Malabar Phase I mainly focused on surface action combat units at sea. The foreign naval complement was composed of two destroyers which form part of US 7th Fleet’s largest forward-deployed Destroyer Squadron (DESRON).
For India, Shivalik, Russian destroyer Ranvijay, Tanker Shakti and OPV Sukanya participated along with diesel electric submarine Sindhuraj. Maritime aircraft P-8I, Dornier patrol aircraft and Hawk AJTs (Advance Jet Trainers) were the air assets utilised by India during the multinational fleet exercise.
Indian Carrier Battle Group deployed for the exercise was composed of Indian aircraft carrier Vikramaditya, stealth missile-guided destroyers Kolkata and Chennai, stealth frigate INS Talwar, indigenous submarine Khanderi and Tanker Deepak.
The US 5th Fleet participated in the Phase II since its Area of Operation (AOO) for maritime stability and power projection in the Central Region extends to the Mediterranean and the Pacific via western Indian Ocean. For the US Fleet, three strategic choke points viz. Strait of Hormuz, the Suez Canal and the Strait of Bab-el-Mandeb fall within this area of responsibility.
A cruiser, two destroyers and a frigate formed the multinational Carrier Strike Group (CSG) created around the nuclear-powered USS Nimitz super-carrier. Deck launched Air wing comprised Airborne Early Warning E2C Hawkeye aircraft, multi-purpose F/A-18E/F Hornets fighter jets along with a helicopter complement.Air wing onboard has the flexibility to be customised according to the nature of the operations. The Air combat Command and Control is maintained by E2C Hawkeye aircrafts in a close coordination with Nimitz Command.
The multinational Fleet operated with ASW screen and ISR information provided by US P8A and India’s P8I maritime aircrafts. The MH-60R operations for AEW&C (Airborne Early Warning and Control) and ASW support provided the precursor of their operations when India too gets the delivery of these helicopters already under procurement.
A combined aircraft carrier operations provided an unique opportunity to India to conduct missions along with US fighter jets and India’s MiG-29K. MiG-29K is an all-weather carrier-based multirole fighter aircraft India procured from Russia as partof the INS Vikramaditya (ex-Groshkov) carrier.
Presently, post de-commissioning of Viraat and with Indigenous Aircraft Carrier still few years from commissioning, India operates only one aircraft carrier. Various exercises like Combat Air Patrol (CAP) and other offensive air manoeuvres as part of the Joint Carrier Task Force provides a large data-set to Indian Navy to analyse, since carrier operations are still an evolving tactics with induction of Vikramaditya.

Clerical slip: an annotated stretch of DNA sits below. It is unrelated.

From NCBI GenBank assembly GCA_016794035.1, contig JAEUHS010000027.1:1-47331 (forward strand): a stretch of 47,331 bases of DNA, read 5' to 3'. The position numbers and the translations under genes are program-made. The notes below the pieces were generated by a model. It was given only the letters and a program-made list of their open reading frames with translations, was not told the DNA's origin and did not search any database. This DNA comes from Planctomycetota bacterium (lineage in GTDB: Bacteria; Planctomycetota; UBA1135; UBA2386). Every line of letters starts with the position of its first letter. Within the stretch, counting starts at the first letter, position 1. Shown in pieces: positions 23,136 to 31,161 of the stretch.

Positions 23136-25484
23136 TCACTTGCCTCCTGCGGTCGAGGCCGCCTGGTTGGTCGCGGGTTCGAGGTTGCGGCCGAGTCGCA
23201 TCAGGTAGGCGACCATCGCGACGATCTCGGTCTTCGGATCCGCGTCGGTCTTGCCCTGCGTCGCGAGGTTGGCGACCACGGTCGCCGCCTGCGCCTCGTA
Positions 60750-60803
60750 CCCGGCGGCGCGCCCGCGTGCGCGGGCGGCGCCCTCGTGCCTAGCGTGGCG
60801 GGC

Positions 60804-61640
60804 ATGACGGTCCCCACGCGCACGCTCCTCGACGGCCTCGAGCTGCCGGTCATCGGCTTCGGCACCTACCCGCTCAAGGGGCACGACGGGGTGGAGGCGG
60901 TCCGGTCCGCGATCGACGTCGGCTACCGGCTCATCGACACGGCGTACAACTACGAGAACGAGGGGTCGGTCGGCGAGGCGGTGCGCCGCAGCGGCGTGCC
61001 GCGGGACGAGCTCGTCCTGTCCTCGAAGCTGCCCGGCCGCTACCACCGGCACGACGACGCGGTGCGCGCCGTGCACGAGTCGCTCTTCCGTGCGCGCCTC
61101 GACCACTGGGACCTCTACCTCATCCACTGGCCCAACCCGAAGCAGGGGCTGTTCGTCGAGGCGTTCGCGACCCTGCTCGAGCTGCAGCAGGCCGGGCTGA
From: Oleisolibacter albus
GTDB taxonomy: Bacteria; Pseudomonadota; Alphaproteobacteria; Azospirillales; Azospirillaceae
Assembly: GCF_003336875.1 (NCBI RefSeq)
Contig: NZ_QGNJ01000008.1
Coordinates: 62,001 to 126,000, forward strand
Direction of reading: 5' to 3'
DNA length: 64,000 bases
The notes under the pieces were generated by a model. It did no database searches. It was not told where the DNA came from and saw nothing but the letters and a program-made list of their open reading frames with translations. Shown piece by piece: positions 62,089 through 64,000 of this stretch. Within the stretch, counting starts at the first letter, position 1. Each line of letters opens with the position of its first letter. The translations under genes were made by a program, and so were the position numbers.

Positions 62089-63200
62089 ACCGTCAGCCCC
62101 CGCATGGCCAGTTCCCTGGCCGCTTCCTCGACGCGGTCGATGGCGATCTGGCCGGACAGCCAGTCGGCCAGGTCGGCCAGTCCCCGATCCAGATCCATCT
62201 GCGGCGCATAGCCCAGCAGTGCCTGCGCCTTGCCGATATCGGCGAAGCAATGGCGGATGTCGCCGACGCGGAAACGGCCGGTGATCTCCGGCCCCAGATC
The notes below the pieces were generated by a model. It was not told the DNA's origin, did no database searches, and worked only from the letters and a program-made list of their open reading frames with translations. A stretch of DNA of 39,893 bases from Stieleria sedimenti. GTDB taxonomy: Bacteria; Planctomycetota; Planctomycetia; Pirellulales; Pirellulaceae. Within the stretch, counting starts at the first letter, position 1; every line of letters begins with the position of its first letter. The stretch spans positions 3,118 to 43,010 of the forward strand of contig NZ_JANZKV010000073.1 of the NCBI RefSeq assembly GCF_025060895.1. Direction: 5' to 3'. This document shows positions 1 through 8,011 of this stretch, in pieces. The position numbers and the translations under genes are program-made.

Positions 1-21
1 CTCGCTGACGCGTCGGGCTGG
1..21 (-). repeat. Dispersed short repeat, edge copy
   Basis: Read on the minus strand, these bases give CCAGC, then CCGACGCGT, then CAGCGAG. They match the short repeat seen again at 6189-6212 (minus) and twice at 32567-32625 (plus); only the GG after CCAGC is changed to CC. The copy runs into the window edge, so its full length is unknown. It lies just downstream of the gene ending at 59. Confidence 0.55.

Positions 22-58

Present QUAD is likely to further grow with participation of more international navies (like France) or other ASEAN countries. This QUAD+ shall provide the force level required to monitor and keep in check, China’s escalatory actions in the Indo-Pacific and IOR regions.
India shall welcome this proposition as it maintains its own central role as an established naval power in the region, and expects QUAD+ collaborative multinational naval forces as a deterrence to China’s growing influence in the region. India’s far east regions, especially the archipelago of Andaman and Nicobar Islands, is a geo-strategic advantage point due to its close proximity to the Strait of Malacca and the six degree channel. But for this region to remain uncontested, India’s naval capabilities need to be appended with diplomatic efforts.
An effective deterrence against China on the high seas maybe difficult to quantify in a short duration but shall be a costly affair. Protecting India’s large coastline already puts large stress on Indian Navy’s men and materiel, and any further efforts to posture forces for a sustained deterrence requires re-look at naval budget focus in terms of capability accumulation and technological advancements.
In future, the COMCASA (Communications Compatibility and Security Agreement) and BECA (Basic Exchange and Cooperation Agreement for Geo-Spatial Cooperation) Agreements require implementation for Indian Navy to share the QUAD navies’ ISR information and battle-space picture in real time for joint operations, utilising the combat information being exchanged.